This Review covers original research written in both English and Persian, exploring the moral sensitivity of critical care unit nurses and related topics. The study excluded letters to the editor, case studies, conference proceedings, experiments, studies with qualitative designs, or reviews.

 

2.3 Study selection

EndNote 8X software was used for the narrative Review's data management. Two researchers conducted the selection of studies based on specific inclusion and exclusion criteria. First performed electronically, then manually, the Review of article titles, abstracts, full texts, and the removal of duplicate studies. The third researcher clarified disagreements and inconsistencies between the two researchers. Finally, references were carefully examined to avoid data loss.

 

2.4 Data extraction

Information was extracted from the articles in this narrative review, including the first author's name, title, sample size, sampling method, questionnaire, and critical results.

 

3 Results

3.1 Moral Sensitivity in Iranian critical care nurses

This Review reviewed 11 Persian and English articles (Table 1). Based on the research conducted, it was determined that Iranian nurses working in ICUs such as cardiac care units (CCUs) and neonatal ICUs (NICUs), and dialysis exhibit an average level of moral sensitivity.

 

3.2 Factors related to moral sensitivity in Iranian critical care nurses

Factors related to moral sensitivity in Iranian critical care nurses were divided into demographic and moral-professional factors.

 

3.2.1 Demographic factors

Demographic factors related to moral sensitivity in Iranian critical care nurses were included age, average weekly working hours, work history and clinical experience, gender, marital status, education level, type of work shift, workplace sector, and employment status.

 

3.2.2 Moral-professional factors

Demographic factors related to moral sensitivity in Iranian critical care nurses included respecting the patient's rights, moral intelligence, compassion fatigue, communication with the patient, the dimension of professional knowledge, moral tension, work conscience, virtual training, moral principles in a narrative style, the area of benevolence, the area of professional knowledge, the history of passing moral courses, the skill of delivering bad news, moral distress, heavy mental workload, and moral distress.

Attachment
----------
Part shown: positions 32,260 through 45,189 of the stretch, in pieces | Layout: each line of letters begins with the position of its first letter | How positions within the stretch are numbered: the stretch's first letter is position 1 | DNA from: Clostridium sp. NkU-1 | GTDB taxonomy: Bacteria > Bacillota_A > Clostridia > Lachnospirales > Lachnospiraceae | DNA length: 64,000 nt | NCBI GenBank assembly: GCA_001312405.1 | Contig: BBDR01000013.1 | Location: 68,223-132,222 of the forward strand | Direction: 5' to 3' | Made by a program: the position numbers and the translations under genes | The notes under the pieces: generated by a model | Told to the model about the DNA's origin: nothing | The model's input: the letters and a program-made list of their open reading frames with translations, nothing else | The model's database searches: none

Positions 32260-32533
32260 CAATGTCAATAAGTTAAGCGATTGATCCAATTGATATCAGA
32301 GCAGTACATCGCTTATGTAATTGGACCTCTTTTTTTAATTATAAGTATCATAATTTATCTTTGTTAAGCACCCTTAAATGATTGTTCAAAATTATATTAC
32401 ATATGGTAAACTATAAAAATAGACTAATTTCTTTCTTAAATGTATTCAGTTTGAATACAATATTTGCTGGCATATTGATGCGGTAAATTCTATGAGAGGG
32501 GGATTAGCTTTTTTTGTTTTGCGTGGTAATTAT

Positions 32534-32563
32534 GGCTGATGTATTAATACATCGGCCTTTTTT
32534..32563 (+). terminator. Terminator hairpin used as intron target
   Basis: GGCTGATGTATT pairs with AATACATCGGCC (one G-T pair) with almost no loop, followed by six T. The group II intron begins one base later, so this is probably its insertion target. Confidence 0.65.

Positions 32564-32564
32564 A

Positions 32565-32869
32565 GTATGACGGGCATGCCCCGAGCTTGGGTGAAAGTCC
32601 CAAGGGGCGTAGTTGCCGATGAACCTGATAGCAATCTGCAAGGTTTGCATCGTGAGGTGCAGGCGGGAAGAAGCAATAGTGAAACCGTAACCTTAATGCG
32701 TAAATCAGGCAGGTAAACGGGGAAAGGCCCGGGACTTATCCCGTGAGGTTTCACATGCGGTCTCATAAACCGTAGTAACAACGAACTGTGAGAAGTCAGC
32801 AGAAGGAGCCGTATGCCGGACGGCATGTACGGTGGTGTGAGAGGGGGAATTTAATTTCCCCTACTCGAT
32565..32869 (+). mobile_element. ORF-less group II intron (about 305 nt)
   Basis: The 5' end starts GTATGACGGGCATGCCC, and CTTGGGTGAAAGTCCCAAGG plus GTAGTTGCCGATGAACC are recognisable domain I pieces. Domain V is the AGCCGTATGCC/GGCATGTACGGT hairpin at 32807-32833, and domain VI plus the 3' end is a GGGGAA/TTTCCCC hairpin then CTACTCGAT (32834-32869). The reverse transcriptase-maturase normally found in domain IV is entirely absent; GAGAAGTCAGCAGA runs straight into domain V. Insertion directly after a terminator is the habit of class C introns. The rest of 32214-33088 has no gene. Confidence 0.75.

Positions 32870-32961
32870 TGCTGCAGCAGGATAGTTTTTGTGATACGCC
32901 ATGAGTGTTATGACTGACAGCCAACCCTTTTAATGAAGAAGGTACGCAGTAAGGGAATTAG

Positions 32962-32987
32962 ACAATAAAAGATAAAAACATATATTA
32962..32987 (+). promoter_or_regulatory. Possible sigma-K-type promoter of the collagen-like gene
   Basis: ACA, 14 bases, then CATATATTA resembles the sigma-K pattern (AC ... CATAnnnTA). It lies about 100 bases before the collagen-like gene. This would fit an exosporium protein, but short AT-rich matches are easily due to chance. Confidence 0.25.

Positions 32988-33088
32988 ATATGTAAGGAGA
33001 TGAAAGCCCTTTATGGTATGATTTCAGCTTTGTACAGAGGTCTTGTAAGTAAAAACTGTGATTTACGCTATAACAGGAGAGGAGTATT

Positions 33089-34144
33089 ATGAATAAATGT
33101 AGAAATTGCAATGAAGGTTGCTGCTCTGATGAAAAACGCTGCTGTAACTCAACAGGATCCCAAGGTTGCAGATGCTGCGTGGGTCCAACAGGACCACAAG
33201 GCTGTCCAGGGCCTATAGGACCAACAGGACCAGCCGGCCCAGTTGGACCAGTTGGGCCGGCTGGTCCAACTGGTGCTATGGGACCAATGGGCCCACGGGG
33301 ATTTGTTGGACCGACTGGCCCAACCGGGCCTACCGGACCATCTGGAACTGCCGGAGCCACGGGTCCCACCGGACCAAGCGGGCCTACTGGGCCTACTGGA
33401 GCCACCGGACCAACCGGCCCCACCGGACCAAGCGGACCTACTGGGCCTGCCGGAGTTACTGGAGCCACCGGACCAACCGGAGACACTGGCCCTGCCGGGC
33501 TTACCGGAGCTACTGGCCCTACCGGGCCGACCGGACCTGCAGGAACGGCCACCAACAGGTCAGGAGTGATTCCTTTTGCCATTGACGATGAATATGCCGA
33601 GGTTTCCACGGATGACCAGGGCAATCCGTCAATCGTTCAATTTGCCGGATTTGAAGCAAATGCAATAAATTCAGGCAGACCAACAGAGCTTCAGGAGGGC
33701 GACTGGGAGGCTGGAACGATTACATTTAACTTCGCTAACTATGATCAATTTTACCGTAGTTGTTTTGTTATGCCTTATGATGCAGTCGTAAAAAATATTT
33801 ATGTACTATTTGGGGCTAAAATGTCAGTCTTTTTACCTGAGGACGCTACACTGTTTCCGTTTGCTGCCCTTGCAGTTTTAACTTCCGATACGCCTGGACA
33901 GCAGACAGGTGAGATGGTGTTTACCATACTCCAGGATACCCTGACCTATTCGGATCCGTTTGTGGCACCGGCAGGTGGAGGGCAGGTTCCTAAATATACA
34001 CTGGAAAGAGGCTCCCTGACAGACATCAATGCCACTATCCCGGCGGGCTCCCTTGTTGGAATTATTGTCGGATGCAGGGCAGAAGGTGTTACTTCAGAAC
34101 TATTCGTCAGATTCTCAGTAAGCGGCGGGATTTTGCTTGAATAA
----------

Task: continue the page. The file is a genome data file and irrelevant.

Table 1. Basic characteristics of the included studies in this narrative Review.

First author name/ year

Title

Methods

Sampling-sample size

Questionnaire

Key results

Farasatkish et al., 2015 [4]

Critical care nurses' moral sensitivity in Shahid Rajaee heart center hospital

Cross-sectional

Random sampling-181

Kim's moral sensitivity questionnaire and the quality of work life of Brooks and Anderson

The average score of moral sensitivity in nurses was high. The highest score was in the dimension of knowing how to communicate with the patient and the lowest score was related to the dimension of professional knowledge. Among the demographic variables, age, average weekly working hours, and work experience had a statistically significant relationship with nurses' moral sensitivity, in such a way that with increasing age and working experience, moral sensitivity increased, and with increasing average weekly working hours, moral sensitivity decreased.